Scott Carefoot

scott carefoot

Scott Carefoot contributes to The Basketball Jones and edits RaptorBlog, which he launched in 2002. He's been a solider in the Score army since 2008 and is convinced that he enjoys coming to work every day more than almost anyone, ever. The majority of the movies in his personal Top 10 list were made by either Quentin Tarantino or the Coen brothers.

Recent Posts

There’s no point in wasting a lot of keystrokes introducing this wonderful artifact. If the headline alone didn’t get you excited, the fact that Naughty by Nature changed the lyrics to “Hip Hop Hooray” to help promote ticket sales for the Bullets’ 1993-94 season shouldn’t change anything. Nor should you be even more compelled to watch this video because Tom Gugliotta is just as awkward of a dancer as you’d expect him to be. If none of those teasers interest you, then maybe you’d be better off reading another blog that isn’t so much of a journalistic joke. For the rest of you… enjoy, and you’re welcome.

Brian Cardinal

With all the ridiculous contracts that get thrown around every NBA offseason, fans are perennially left scratching their heads at the logic behind the dollar amounts handed out to role players. As crazy as some of this offseason’s free agent signings have seemed, I would argue that none of them match up to the madness of the six-year, $34 million deal that Brian Cardinal (a.k.a. “Your Dad“) landed in July 2004.

In his fourth NBA season — after having played a grand total of 184 minutes over his previous three seasons — Cardinal “blew up” and averaged 9.6 points, 4.2 rebounds and 1.4 assists over 21 minutes while shooting 47 percent from the field and 44 percent from long range. His previous track record probably led most GMs to believe that Cardinal’s season was a bit of a fluke. But when the Memphis Grizzlies gave him a six-year deal at the full mid-range level, it appeared that then-GM Jerry West must have thought your dad was the real deal.

Today, I stumbled upon this excerpt from a Mark Monteith article in the Indianapolis Star (the story doesn’t appear to be on the Star’s website anymore, but it’s quoted on at least two different sites) that, if true, might be the funniest story ever behind an absurd NBA contract.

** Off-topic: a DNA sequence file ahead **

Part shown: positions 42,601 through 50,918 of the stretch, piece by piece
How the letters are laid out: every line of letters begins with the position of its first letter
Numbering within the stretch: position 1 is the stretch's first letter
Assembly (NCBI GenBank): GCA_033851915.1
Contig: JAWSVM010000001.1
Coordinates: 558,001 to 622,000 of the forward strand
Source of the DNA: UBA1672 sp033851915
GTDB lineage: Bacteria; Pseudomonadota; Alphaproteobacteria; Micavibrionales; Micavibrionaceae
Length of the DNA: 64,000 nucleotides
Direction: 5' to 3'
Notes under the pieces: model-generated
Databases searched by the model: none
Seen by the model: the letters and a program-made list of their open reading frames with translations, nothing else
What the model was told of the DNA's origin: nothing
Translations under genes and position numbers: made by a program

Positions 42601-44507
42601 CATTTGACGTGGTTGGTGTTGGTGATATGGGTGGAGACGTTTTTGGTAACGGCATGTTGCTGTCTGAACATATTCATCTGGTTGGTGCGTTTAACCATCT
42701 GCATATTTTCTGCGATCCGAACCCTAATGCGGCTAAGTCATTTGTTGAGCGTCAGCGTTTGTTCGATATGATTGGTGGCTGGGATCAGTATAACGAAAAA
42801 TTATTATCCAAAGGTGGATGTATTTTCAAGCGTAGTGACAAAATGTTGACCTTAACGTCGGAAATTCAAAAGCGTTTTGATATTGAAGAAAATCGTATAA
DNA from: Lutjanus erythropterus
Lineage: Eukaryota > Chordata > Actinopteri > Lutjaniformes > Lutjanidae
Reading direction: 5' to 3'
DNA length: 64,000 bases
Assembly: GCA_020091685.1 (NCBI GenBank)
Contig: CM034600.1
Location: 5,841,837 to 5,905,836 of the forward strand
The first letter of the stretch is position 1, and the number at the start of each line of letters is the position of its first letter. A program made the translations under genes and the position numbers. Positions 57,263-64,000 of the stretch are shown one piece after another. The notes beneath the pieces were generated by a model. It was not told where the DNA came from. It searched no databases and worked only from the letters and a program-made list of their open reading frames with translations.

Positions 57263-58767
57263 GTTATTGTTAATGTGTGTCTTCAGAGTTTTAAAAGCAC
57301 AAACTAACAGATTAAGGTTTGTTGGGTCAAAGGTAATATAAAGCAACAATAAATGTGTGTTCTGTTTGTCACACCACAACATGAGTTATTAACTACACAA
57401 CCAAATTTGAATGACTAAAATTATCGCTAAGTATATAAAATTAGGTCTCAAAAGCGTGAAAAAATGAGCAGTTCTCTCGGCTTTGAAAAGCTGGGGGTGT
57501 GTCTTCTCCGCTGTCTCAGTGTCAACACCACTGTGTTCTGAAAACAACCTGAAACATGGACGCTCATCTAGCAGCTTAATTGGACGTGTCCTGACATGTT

An exceptionally well-connected league insider once told me the story of how Brian Cardinal got his mid-level. Seems Memphis owner Michael Heisley, frustrated by general manager Jerry West’s lack of activity, walked into West’s office one day and asked why he hadn’t signed anyone yet. So an exasperated West picked up his phone, called Cardinal’s agent and offered the mid-level on the spot. Then he turned to Heisley and said something along the lines of “There, you happy now?”

Jerry West, everyone! In the history of rash decisions made to appease nagging bosses, that one has to rank right up there. We may never know if this story is true, but I really hope it is. Regardless, that contract helped pay for that boat your dad loves so much, so let’s all be happy for him.

Adrian Wojnarowski of Yahoo! Sports is reporting that the Philadelphia 76ers will use the amnesty clause on Elton Brand to clear the remaining $18.2 million from his contract. This would have been the final year in the absurd five-year, $79.8 million contract they signed Brand to in July 2008.

The Brand signing was one of the league’s most shocking moves in recent years because it occurred after a season in which he had missed all but eight games because of a ruptured Achilles tendon. I’m not a doctor, but I thought that signing a player like that to a massive, long-term contract seemed like a really, really terrible idea. Sure enough, Brand in Philly was no longer the dominant low-post presence who gave you a guaranteed 20 points, 10 rebounds and two blocks per game. Last season, he made $17 million while averaging 11 points, 7.2 rebounds and 1.6 blocks in 28.9 minutes. Assuming Sixers ownership would go along with it, using the amnesty clause on Brand was a no-brainer.

With the cap room cleared by this move, Wojnarowski reports that Philly will sign Nick Young to a one-year, $6 million deal. This is a pretty good sign that the Sixers are going to let Lou Williams sign elsewhere, partially because he’ll almost certainly command a higher salary. As for Brand, he’ll be a useful third big man on another team next year — Marc Stein tweeted that the Mavericks might be in the hunt to claim him off the amnesty wire.

Steve Nash - traitor

According to multiple trusted sources on Twitter, the Phoenix Suns have traded Steve Nash to the Los Angeles Lakers for future draft picks. This news surprised many of us at first since it seemed to come out of left field, but it actually makes sense from Nash’s perspective if he wants to win a championship before he retires. If his options were the Raptors, Knicks, Mavericks and Lakers, the latter team would understandably seem most appealing to Nash.

For Raptors fans like myself who sat trembling with anticipation in front of their Twitter accounts for days, the way Nash played the Raptors for leverage was a reminder that even the most beloved Canadian basketball player ever doesn’t want to play in Canada. OK, to be fair, it’s probably not about the “Canada” part for Nash, it’s more about the “Raptors are an unfunny joke” part. The only free agents that seem to want to sign with this franchise are mediocre ones like Landry Fields and Hedo Turkoglu — and even they need to be overpaid.